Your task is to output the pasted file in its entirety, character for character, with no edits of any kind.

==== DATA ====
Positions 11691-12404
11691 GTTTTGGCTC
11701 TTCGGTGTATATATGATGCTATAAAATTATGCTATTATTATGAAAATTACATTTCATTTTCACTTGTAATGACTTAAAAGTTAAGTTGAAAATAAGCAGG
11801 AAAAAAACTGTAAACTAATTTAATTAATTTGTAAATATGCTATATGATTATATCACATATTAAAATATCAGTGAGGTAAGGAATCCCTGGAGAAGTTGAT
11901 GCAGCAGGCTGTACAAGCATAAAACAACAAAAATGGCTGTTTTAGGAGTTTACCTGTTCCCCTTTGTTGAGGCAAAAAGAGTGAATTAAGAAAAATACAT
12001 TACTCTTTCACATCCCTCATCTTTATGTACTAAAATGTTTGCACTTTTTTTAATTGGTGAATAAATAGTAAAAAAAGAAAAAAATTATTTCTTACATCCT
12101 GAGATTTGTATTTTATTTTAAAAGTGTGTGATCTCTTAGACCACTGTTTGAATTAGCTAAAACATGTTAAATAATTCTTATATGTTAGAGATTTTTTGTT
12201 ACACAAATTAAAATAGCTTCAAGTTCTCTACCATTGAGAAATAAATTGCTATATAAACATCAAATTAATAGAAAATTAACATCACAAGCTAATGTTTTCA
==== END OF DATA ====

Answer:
Positions 11691-12404
11691 GTTTTGGCTC
11701 TTCGGTGTATATATGATGCTATAAAATTATGCTATTATTATGAAAATTACATTTCATTTTCACTTGTAATGACTTAAAAGTTAAGTTGAAAATAAGCAGG
11801 AAAAAAACTGTAAACTAATTTAATTAATTTGTAAATATGCTATATGATTATATCACATATTAAAATATCAGTGAGGTAAGGAATCCCTGGAGAAGTTGAT
11901 GCAGCAGGCTGTACAAGCATAAAACAACAAAAATGGCTGTTTTAGGAGTTTACCTGTTCCCCTTTGTTGAGGCAAAAAGAGTGAATTAAGAAAAATACAT
12001 TACTCTTTCACATCCCTCATCTTTATGTACTAAAATGTTTGCACTTTTTTTAATTGGTGAATAAATAGTAAAAAAAGAAAAAAATTATTTCTTACATCCT
12101 GAGATTTGTATTTTATTTTAAAAGTGTGTGATCTCTTAGACCACTGTTTGAATTAGCTAAAACATGTTAAATAATTCTTATATGTTAGAGATTTTTTGTT
12201 ACACAAATTAAAATAGCTTCAAGTTCTCTACCATTGAGAAATAAATTGCTATATAAACATCAAATTAATAGAAAATTAACATCACAAGCTAATGTTTTCA